In interviews with NBC News, some of the region’s most prominent women activists and reporters claimed that governments were using “Pegasus” surveillance technology to hack their phones and leak details of their private lives in an effort to undermine their reputations and prevent them from calling governments to account for abuses of power.
“I am used to being harassed online. But this was different,” said Ghada Oueiss, a Lebanese broadcast journalist with Al-Jazeera. “It was as if someone had entered my home, my bedroom, my bathroom. I felt so unsafe and traumatized.”
The use of Pegasus, a set of software tools created and sold by the NSO group, an Israeli-based tech firm, to track journalists was first revealed in an investigation coordinated by Paris-based nonprofit organization Forbidden Stories and Amnesty International.
Researchers examining the leak of 50,000 phone numbers of potential surveillance targets identified by NSO Group’s government agency clients, traced many of the numbers to leading critics of Middle East regimes, including the family of Jamal Khashoggi, a Washington Post columnist who was assassinated by Saudi agents.
One target of Pegasus surveillance was Oueiss, whose private photos — including an image of her in a jacuzzi wearing a bikini — were obtained and posted on Twitter.
That led to an online harassment campaign. Oueiss reported receiving degrading messages from accounts that appeared to support Saudi Crown Prince Mohammed bin Salman Al Saud, as well as verified government officials.
In messages, she was called old, ugly and a prostitute.
“They wanted to destroy the image of [me as] serious journalist who is not afraid to ask tough questions,” she told NBC News. “They wanted to say, ‘She’s trying to be professional and serious, but she’s just a prostitute and you shouldn’t believe her anymore.’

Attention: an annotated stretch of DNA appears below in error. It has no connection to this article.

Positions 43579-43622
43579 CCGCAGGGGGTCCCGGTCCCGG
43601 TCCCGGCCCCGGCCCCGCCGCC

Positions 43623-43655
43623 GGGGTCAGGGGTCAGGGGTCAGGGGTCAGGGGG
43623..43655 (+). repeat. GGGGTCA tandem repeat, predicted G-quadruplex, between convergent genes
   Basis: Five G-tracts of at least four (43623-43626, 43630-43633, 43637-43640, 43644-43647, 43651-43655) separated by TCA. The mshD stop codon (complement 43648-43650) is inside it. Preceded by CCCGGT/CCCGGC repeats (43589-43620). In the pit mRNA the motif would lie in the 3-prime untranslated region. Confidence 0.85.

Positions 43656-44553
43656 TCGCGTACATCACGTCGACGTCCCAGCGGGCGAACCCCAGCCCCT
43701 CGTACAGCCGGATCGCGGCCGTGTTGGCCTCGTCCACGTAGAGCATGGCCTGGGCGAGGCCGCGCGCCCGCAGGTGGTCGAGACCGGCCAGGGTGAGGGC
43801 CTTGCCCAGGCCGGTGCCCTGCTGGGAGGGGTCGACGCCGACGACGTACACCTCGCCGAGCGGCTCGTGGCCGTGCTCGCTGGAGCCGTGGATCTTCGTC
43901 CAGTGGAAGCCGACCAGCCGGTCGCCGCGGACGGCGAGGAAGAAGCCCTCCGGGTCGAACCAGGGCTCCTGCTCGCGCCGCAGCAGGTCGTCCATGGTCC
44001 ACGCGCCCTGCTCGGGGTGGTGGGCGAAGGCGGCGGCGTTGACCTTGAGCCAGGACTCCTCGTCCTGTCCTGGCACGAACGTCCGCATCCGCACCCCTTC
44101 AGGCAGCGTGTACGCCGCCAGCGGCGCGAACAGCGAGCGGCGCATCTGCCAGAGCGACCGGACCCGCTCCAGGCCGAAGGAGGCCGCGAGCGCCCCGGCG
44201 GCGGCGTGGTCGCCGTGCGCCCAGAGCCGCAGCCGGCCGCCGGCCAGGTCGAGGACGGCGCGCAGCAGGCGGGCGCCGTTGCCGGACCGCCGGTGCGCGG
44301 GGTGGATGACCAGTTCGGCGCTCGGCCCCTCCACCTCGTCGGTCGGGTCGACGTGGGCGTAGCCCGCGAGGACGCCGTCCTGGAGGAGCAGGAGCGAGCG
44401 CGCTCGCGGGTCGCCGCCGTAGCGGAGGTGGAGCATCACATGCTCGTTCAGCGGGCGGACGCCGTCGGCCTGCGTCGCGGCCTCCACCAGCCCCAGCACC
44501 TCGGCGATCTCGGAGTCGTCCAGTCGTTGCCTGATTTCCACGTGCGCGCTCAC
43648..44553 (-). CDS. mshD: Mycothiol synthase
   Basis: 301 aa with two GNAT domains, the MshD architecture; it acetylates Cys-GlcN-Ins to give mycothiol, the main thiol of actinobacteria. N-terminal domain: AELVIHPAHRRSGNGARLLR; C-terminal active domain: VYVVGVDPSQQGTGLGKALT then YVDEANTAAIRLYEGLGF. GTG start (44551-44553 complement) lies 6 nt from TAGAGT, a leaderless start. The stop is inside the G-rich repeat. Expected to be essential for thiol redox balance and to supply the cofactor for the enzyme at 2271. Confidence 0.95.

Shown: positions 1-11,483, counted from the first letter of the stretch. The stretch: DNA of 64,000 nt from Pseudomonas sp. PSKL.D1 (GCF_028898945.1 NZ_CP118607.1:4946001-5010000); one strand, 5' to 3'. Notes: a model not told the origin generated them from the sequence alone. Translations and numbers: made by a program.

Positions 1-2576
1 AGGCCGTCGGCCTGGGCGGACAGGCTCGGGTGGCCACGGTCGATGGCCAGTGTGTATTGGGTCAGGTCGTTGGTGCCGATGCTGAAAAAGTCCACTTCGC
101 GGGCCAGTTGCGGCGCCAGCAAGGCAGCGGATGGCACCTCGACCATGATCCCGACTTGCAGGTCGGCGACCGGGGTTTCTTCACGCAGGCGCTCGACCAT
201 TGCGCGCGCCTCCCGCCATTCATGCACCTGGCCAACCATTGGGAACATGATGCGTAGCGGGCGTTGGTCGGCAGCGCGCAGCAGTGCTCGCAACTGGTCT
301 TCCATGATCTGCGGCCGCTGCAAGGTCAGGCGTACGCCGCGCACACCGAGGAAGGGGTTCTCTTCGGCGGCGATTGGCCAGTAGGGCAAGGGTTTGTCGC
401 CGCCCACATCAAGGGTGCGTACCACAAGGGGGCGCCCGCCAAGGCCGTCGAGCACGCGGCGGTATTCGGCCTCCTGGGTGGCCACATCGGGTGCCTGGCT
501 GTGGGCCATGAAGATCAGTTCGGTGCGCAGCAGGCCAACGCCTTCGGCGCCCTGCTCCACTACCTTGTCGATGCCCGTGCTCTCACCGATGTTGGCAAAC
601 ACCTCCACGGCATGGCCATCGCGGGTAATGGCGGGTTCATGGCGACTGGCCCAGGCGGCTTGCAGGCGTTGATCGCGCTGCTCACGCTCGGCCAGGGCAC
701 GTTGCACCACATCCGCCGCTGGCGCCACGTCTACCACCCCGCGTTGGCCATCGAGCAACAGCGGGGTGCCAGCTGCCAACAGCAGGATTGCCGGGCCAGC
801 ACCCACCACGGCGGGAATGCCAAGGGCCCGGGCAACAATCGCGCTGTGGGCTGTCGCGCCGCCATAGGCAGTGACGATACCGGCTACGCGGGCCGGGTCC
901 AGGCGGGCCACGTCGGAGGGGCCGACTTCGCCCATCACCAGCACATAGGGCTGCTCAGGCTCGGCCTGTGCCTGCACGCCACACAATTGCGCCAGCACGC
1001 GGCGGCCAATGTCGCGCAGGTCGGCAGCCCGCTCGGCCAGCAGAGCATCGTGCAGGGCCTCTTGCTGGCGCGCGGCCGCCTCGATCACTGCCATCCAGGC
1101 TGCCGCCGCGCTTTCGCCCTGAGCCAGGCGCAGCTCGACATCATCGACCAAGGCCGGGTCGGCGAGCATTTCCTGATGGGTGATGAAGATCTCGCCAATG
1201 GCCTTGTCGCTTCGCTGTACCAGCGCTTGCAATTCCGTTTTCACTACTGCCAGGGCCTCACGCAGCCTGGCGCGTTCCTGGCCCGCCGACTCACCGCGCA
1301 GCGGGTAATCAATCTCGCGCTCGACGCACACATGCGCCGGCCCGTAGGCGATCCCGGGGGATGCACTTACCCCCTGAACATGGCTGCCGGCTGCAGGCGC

“I know they want to silence me, but I will not be silenced.”
She filed a lawsuit in December against the crown prince — as well as the United Arab Emirates ruler Mohamed bin Zayed and two Florida-based Twitter users who Oueiss said shared her photos online — alleging that she was targeted for her reporting on the Saudi regime with Pegasus spyware as part of a “broader campaign to silence her and other critics.” The defendants have filed motions to dismiss the case.
Alya Alhwaiti, a Saudi activist now living in London, also believes she was targeted by a so-called “hack-and-leak” attack.
She told NBC that her phone regularly froze, and she saw messages on screen suggesting that files were being transferred.
In 2018, her phone started behaving strangely: The device often froze. She received calls from strange numbers and occasionally messages appeared on screen indicating that files were being transferred, she said.
At the same time, she was receiving threats and intimidating messages online that she said she believes were from individuals connected to the Saudi government.
Ahlwaiti, who was Saudi Arabia’s first professional female equestrian and represented the country in sporting events, said she went to police who told she had been hacked and advised her to get a new phone.
But, she told NBC, in the summer of 2020, pictures on her phone appeared online in Twitter accounts showing her wearing a short dress or sunbathing, accompanied by fabricated stories suggesting she was promiscuous.
A digital forensic firm called Citizen Lab found traces of Pegasus on her phone and suggested once again that she get a new one.
But she no longer feels safe, Ahlwaiti said.
“I feel like I am being watched and I always have to watch behind my shoulder,” she said.
NSO Group licenses the spyware to governments to track terrorists and criminals who use encrypted devices, according to the company’s website.
NSO Group spokesperson Louis Rynsard told NBC News that the company “does not have sight” of the surveillance targets its government clients select, although NSO Group carries out “‘compliance checks’” to reduce the chance of misuse.
Amnesty International has called on governments to issue a moratorium on the export, sale and use of surveillance technology until a human-rights-compliant regulatory framework is established.
The situation spotlights the danger of surveillance technologies, particularly for women.
“Pegasus is a spyware tool and a weapon used against freedom of the press, freedom of expression, human rights activism and journalism,” said Rasha Abdul Rahim, director of Amnesty Tech, a division of Amnesty International focused on technology and surveillance tools. “Women’s freedom of expression is abused and targeted in a very specific way both online and offline.”